Every establishment or start-up has a distinguishing mark that sets them apart and makes them stand out among a plethora of businesses. It could be a business name, logo, tag line or slogan.  For instance, both Coca Cola and Pepsi sell carbonated drinks, but when you see the red-blue-white logo, you already know it is a Pepsi product. Trademarks protect such signs, symbols and marks from being infringed, but first, they need to be registered. In Nigeria, trademarks protect only marks attached to goods and services.  However, a trademark must be registered for it to be valid.

Below is what you need to know about trademarks in Nigeria.


What Trademarks Can Be Registered?

Any mark, word, design, device, label, numerals or combinations of these which have acquired distinctiveness as used in relation to goods for the purpose of indicating a connection in the between such goods and some persons having the right either as proprietor or as registered users to use the mark.

What cannot be registered as trademarks?

  • Deceptive marks likely to mislead and misinform the public
  • Scandalous marks that are contrary to law and morality
  • Vulgar and disparaging marks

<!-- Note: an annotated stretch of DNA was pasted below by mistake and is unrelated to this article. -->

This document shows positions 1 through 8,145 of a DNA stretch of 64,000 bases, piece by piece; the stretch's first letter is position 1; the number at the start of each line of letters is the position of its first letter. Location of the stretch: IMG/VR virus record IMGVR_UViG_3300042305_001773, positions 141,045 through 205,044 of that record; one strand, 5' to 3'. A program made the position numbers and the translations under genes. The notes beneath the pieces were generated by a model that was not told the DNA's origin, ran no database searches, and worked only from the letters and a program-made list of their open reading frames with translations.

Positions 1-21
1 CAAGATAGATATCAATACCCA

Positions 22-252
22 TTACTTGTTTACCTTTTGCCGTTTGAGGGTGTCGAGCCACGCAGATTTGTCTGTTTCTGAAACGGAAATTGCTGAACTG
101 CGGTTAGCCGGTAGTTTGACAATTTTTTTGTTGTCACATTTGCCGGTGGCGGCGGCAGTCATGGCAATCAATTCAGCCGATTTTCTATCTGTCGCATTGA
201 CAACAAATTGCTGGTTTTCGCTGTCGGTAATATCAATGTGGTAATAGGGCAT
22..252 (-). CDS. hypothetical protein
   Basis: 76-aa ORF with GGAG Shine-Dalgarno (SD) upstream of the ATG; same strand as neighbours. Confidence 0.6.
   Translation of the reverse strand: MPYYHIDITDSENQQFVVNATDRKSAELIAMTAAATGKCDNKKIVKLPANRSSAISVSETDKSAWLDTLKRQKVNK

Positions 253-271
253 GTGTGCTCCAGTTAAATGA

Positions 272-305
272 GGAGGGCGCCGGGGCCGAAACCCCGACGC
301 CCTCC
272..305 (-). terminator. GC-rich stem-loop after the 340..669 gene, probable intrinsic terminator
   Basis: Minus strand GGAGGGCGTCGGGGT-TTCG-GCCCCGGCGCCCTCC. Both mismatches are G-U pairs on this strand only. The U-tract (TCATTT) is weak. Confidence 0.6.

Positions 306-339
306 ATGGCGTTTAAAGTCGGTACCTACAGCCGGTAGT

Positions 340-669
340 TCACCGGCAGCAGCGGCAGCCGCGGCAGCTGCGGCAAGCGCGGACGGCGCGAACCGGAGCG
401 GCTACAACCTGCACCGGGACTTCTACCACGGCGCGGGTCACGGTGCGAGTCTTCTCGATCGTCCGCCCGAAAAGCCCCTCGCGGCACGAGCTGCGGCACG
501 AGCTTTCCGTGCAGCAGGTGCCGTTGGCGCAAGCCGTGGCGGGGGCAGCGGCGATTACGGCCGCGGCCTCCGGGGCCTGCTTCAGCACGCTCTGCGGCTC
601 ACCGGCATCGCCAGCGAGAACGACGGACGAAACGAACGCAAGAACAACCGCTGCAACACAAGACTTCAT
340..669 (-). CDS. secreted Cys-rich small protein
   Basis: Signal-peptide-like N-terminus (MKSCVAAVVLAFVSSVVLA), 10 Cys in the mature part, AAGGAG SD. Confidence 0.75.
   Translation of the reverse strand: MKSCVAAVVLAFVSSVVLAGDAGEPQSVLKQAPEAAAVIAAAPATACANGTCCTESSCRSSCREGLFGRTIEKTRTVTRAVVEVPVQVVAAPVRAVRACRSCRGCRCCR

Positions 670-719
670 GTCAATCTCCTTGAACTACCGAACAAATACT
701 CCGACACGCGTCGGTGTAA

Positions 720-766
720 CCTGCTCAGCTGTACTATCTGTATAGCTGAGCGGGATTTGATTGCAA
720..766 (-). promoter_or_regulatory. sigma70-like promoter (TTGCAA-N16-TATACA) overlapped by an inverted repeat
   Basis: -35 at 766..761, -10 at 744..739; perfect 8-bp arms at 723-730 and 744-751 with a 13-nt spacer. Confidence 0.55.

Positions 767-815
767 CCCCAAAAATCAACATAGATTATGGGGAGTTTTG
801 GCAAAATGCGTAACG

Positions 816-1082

• Names of chemical substances
  • Use of an identical or resembling trademark
  • Nigeria Coat of Arms or other symbol of government authority.

What information is needed to register a Trademark?

  • Name of marks or specimen of the mark (in case of a logo)
  • The full name and address of the applicant
  • Indication of the product classes
  • A power of attorney duly executed by the proprietor of the mark, authorizing that the mark should be registered.

How is it registered?

Run a search at the trademark office to confirm whether the mark is available, or whether it may conflict with a registered mark.

Secondly, the four documents above should be forwarded with a cover letter addressed to the Registrar of Trademarks. Here, you must indicate whether you want to regsier under part A or B. Part A is for marks that are inherently distinctive; Part B is for marks that are capable of being distinctive.

Upon filing the application, an acknowledgement letter is issued, and after 3 – 4 months, an acceptance letter will be sent after an initial examination of the mark at the Registry.

The application is then published at the Trademark Journals at the discretion of the Trademarks Registry, and where there is no opposition filed to challenge the application within the statutory period of 2 months, an application for issuance of certificate of trade mark can be made.

Where is it registered?

The relevant trademark authority is Nigerian Trade Marks, Patent and Designs Registry, under the commercial department of the Ministry of Trade and Investments.

How long does the registration take?

On average, it takes about 10 to 18 months from the time the application is filed  up to the issuance of certificate of registration.

How long does a trademark last?

In Nigeria, trademarks have an initial validity period of 7 years, but can be renewed thereafter for 14-year periods indefinitely.

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